AUSTIN (KXAN) — As today marks Giving Tuesday, a globally-celebrated day of generosity, many people are considering the ways they can give to their community. Plenty of organizations in the Austin area are also asking for extra assistance during this particular day and the entire holiday season.
KXAN spoke with multiple Austin-area organizations about how to make the greatest impact on your community with whatever it is you decide to give this year.
I Live Here I Give Here, a nonprofit that promotes philanthropy and giving back in Central Texas, emphasized to KXAN “every gift, no matter the size, truly makes a difference.”
Stacey Ingram Kaleh with I Live Here I Give Here, made the case for giving back to local organizations.
“Central Texas nonprofits are facing urgent need due to COVID-19,” Ingram Kaleh said. “While need has increased, resources have decreased, and nonprofits are working around the clock to step up and meet the needs of the most vulnerable in our community.”
“We’re asking community members to give to local nonprofits today to ensure they can continue to make Central Texas the place we all love to live far beyond this pandemic. “Stacey Ingram Kaleh, I Live Here I Give Here
The nonprofit explained there are many ways to get involved with giving back to these local organizations, including:
- Search through more than 700 local nonprofits at AmplifyATX.org, and make a donation
- Set up recurring monthly donations at AmplifyATX.org so that organizations can count on your support over time.
- Set up a virtual fundraiser for your cause at AmplifyATX.org.
- Volunteer virtually
- Tell your friends and family about the causes you love on social media using #ILiveHereIGiveHere to spread the word.
- Organize a food, clothing or supply drive from home.
- Fulfill a nonprofit wish list.
- Make a donation in honor of someone you love for the holidays.
- Perform acts of kindness for your neighbors.
- Donate blood and plasma with We Are Blood.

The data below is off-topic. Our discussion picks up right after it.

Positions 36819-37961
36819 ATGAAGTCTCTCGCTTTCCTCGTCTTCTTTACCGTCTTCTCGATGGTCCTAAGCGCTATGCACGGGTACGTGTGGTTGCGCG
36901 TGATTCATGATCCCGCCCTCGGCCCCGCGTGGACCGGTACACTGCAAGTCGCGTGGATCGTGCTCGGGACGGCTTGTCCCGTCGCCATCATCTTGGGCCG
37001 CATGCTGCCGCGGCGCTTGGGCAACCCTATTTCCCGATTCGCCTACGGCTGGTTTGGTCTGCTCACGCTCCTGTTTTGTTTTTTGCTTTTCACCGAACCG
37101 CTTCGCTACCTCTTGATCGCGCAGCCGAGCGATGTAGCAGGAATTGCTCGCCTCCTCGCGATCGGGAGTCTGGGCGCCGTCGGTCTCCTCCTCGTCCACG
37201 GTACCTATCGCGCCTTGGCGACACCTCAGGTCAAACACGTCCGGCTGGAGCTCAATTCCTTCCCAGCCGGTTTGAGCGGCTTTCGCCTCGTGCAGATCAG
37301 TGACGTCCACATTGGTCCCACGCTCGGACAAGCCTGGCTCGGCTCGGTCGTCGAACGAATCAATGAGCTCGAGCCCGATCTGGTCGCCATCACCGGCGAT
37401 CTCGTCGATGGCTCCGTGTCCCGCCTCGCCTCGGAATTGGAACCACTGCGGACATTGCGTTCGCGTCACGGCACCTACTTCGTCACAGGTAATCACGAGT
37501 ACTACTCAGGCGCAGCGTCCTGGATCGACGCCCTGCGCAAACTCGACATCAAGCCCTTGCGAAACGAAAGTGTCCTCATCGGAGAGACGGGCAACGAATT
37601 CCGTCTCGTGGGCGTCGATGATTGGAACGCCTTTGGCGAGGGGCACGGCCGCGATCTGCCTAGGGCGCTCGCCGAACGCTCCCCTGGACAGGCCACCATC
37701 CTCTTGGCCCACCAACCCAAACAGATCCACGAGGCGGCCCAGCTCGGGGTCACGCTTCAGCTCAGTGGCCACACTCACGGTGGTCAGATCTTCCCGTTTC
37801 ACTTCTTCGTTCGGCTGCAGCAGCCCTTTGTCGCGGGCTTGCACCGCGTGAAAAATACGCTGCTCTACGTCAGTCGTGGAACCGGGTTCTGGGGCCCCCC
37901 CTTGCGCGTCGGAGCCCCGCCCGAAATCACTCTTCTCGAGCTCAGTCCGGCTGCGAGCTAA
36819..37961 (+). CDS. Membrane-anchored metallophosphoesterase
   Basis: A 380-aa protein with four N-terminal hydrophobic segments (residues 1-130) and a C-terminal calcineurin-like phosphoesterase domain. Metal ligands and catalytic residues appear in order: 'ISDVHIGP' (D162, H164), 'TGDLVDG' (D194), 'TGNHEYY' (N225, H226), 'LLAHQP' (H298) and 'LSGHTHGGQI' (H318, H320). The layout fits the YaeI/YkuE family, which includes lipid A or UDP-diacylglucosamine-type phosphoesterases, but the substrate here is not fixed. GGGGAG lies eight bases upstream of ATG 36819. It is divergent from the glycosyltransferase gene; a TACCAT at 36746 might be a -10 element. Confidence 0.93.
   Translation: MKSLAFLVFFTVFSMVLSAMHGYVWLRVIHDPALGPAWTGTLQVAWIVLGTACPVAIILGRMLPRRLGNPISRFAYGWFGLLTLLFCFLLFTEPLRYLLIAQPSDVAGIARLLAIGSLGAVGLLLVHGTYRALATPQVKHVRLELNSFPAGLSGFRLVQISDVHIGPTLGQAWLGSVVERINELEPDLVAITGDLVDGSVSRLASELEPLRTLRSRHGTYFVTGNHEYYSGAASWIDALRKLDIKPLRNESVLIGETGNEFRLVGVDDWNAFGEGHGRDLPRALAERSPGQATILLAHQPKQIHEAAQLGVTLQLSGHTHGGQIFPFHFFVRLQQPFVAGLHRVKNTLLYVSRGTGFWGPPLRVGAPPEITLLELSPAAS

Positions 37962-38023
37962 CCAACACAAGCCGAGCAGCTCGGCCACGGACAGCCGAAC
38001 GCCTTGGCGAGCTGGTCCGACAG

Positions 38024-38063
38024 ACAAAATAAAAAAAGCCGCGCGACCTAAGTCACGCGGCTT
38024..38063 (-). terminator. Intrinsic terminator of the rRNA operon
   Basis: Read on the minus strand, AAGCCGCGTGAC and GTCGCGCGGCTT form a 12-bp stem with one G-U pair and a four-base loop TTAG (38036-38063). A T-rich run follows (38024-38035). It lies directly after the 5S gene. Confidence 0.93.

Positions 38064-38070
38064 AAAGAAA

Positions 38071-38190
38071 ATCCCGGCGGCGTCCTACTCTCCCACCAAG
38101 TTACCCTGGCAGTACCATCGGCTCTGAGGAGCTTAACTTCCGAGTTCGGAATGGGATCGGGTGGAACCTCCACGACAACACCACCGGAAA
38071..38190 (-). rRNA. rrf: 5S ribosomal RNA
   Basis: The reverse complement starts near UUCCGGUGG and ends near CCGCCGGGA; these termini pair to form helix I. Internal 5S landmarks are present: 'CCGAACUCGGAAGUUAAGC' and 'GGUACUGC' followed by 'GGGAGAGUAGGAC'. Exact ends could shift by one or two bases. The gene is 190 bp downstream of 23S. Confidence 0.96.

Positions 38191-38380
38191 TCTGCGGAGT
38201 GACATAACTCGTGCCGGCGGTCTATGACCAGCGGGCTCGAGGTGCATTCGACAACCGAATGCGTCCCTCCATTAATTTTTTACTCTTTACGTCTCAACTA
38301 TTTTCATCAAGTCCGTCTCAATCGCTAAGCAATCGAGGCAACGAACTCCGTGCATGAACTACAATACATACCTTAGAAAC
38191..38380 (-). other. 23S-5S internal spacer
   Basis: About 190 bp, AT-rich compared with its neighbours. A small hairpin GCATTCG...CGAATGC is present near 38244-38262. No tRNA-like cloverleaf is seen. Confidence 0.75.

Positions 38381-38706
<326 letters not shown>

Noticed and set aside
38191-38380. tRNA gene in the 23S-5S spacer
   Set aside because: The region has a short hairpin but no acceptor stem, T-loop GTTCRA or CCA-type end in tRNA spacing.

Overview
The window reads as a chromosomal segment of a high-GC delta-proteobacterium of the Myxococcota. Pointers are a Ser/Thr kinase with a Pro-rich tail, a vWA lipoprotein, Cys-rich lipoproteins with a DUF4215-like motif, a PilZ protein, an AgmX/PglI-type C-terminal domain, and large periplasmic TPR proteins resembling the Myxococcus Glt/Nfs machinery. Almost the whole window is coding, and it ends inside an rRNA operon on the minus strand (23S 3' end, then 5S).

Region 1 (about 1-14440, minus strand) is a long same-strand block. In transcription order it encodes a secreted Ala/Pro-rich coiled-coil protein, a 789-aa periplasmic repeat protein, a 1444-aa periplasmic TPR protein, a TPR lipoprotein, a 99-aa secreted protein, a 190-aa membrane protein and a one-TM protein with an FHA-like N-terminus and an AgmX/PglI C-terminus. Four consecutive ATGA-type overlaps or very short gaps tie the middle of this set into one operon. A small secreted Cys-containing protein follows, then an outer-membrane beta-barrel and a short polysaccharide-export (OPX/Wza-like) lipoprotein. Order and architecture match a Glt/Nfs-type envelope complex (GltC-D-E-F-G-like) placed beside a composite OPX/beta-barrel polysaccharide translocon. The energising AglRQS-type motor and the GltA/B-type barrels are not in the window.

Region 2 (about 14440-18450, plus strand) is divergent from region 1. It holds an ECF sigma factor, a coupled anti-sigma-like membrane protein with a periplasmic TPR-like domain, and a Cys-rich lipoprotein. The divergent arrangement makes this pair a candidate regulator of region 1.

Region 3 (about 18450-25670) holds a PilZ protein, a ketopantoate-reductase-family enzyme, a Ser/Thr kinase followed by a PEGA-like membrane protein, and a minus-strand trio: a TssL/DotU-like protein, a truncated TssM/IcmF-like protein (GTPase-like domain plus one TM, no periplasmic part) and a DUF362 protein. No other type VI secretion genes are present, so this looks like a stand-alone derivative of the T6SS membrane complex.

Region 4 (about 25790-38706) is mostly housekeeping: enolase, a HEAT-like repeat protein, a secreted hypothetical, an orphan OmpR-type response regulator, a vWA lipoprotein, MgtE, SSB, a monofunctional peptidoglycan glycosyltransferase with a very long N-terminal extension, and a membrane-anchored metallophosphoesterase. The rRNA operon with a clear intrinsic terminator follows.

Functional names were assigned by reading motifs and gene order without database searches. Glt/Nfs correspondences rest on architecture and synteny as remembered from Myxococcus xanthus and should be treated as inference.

- Support local musicians and venues facing hard times through BandTogetherATX with the Red River Cultural District.
- Talk about the importance of generosity with your kids over the dinner table.
David Smith, CEO of United Way for the Greater Austin Area, echoed those calls for Austinites to consider ways they can give back in their own community.
“The need has only increased this year with COVID and with the pandemic,” Smith said. “With so many in need and hundreds of thousands experiencing hardship for the first time, we need to step up and support our local nonprofits.”
United Way is a nonprofit that supports other Austin-area nonprofits with a focus on education, skills training, housing, and other kinds of community supports. Smith explained United Way’s navigation center that can be reached by dialing 2-1-1 typically receives 300,000 calls per year, but during the pandemic, the numbers of calls to that line have more than doubled, with many of the callers reaching out for help in ways they’ve never had to before.
The callers to the 2-1-1 line are often asking for things like rent assistance, utility assistance or food.
“There are unfortunately a growing number of people right here in our community who don’t feel secure in those areas and don’t have the money they need to pay their rent, to make sure they have enough food, to pay their utilities,” Smith said.